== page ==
Abb. GGAMSVUG: Osteochondrosis in shoulder joint.
This is a radiograph of a shoulder with OCD. The arrow is pointing the rounded end of the humerus which is flattened from the cartilage defect.

Abb. GGAMU7HC: Osteochondrosis of the stifle or knee.
This is a radiograph of a knee with OCD. The arrows point to a large cartilage defect on the end of the femur. (A) femur or thigh bone (B) patella or kneecap (superimposed) (C) tibia or shin bone (D) (fibula) (E) sesamoid.


The objective of treatment is to relieve pain, slow the progression of arthritis and maintain mobility. Treatment can be conservative management or surgery. The treatment option selected is based on the degree of lameness, age of the dog and the financial resources of the owner.

Conservative treatment is most successful in dogs in which osteochrondrosis is an incidental finding with no clinical signs of pain or lameness. This therapy includes exercise restriction, weight control and anti-inflammatory pain medication. Chondroprotective supplements such as glucosamine, chondroitin sulfate and diets high in omega-3 fatty acid along with massage, physical therapy and acupuncture can help reduce inflamed joints.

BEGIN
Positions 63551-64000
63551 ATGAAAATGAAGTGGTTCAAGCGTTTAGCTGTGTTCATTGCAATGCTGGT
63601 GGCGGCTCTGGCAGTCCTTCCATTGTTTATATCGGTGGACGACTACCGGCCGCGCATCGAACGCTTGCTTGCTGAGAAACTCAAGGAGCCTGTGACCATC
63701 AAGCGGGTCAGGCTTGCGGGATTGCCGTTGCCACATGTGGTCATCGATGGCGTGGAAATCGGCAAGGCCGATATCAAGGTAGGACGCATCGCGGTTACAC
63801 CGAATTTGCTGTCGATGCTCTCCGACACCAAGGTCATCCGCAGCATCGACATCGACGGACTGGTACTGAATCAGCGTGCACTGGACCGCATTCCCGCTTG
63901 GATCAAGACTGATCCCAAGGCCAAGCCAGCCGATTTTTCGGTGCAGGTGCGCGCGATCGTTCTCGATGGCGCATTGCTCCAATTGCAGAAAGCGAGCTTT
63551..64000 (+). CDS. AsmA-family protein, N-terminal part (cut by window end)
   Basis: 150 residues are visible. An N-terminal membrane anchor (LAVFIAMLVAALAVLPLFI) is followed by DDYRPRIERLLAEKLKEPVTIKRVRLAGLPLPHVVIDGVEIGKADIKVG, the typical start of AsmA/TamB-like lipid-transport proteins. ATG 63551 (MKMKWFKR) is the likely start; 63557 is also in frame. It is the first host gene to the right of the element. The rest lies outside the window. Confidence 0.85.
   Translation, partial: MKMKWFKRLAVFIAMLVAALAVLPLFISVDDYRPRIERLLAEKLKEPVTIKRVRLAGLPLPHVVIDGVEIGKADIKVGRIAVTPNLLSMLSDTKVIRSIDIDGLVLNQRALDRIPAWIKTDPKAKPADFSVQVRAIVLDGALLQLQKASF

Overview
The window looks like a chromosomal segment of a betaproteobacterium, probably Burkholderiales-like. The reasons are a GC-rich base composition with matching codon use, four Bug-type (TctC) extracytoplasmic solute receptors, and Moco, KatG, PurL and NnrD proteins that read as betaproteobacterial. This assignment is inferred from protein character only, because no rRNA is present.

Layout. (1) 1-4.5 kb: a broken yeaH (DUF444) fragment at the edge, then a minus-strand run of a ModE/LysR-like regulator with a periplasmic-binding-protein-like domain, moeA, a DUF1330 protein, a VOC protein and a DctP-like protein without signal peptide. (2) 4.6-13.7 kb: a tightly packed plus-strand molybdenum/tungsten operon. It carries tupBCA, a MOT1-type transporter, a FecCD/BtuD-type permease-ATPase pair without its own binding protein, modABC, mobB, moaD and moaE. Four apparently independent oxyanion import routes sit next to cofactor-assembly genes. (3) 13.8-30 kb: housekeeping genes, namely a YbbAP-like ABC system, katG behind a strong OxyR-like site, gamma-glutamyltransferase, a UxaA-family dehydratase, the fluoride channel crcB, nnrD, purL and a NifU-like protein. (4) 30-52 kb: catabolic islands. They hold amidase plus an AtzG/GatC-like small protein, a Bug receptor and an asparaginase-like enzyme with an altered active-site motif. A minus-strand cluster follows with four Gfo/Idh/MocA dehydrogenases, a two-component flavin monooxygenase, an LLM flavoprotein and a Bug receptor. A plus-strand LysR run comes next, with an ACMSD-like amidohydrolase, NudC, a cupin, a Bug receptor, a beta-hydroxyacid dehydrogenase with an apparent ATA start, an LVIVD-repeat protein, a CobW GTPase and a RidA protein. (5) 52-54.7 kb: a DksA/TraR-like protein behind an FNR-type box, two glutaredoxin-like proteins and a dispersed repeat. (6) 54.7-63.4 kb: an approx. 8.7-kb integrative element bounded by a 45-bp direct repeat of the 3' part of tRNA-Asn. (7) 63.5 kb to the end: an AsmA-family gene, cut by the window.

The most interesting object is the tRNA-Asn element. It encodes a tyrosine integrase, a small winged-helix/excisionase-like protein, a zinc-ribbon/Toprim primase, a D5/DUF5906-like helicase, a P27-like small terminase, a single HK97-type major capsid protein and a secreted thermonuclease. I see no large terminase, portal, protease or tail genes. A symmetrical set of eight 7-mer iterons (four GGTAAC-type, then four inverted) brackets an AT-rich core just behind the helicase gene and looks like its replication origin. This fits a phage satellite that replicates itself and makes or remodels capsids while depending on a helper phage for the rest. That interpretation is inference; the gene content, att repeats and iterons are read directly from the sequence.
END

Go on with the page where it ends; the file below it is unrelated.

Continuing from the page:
For most cases of osteochrondrosis, surgery is recommended to remove the cartilage flap. Surgery of is performed either through an incision into the joint or with an arthroscope. An arthroscope is a tubular instrument inserted into a joint through a small incision. It uses fiber optics to allow a veterinarian to visualize the joint without a creating large incision. The arthroscope is used to remove any bony fragments, damaged cartilage and smooth out roughened joint edges. Anti-inflammatories, analgesics and chondroprotective supplements are also used post-surgery. Exercise is limited to leash walks only for the first 6-8 weeks post surgery to allow joint healing. A gradual increase of activity is then allowed.


The long term prognosis for dogs undergoing surgery is usually good. However, the prognosis will depend on the severity and duration as well as any secondary arthritis.


Prevention is aimed at breeding only individuals that have OFA certification. Dogs with osteochondrosis should not be used for breeding.

A balanced diet should be fed to all young dogs. Protein, energy, calcium or phosphorus should not be overfed. Reducing stress to the elbow joints in young, growing dogs is important. This can be accomplished by maintaining a normal, healthy weight and avoiding excessive exercise.


For dogs undergoing surgery, it is very important that the dog does not lick or pull at the sutures. A special collar (E-collar or Elizabethan collar) is worn by the dog to prevent this. Incisions should be observed daily for swelling, discharge or redness.


If you notice your pup or dog is lame, contact your veterinarian. Early diagnosis of orthopedic problems is the key to successful treatment.

Update version: 4/24/2014, © Copyright by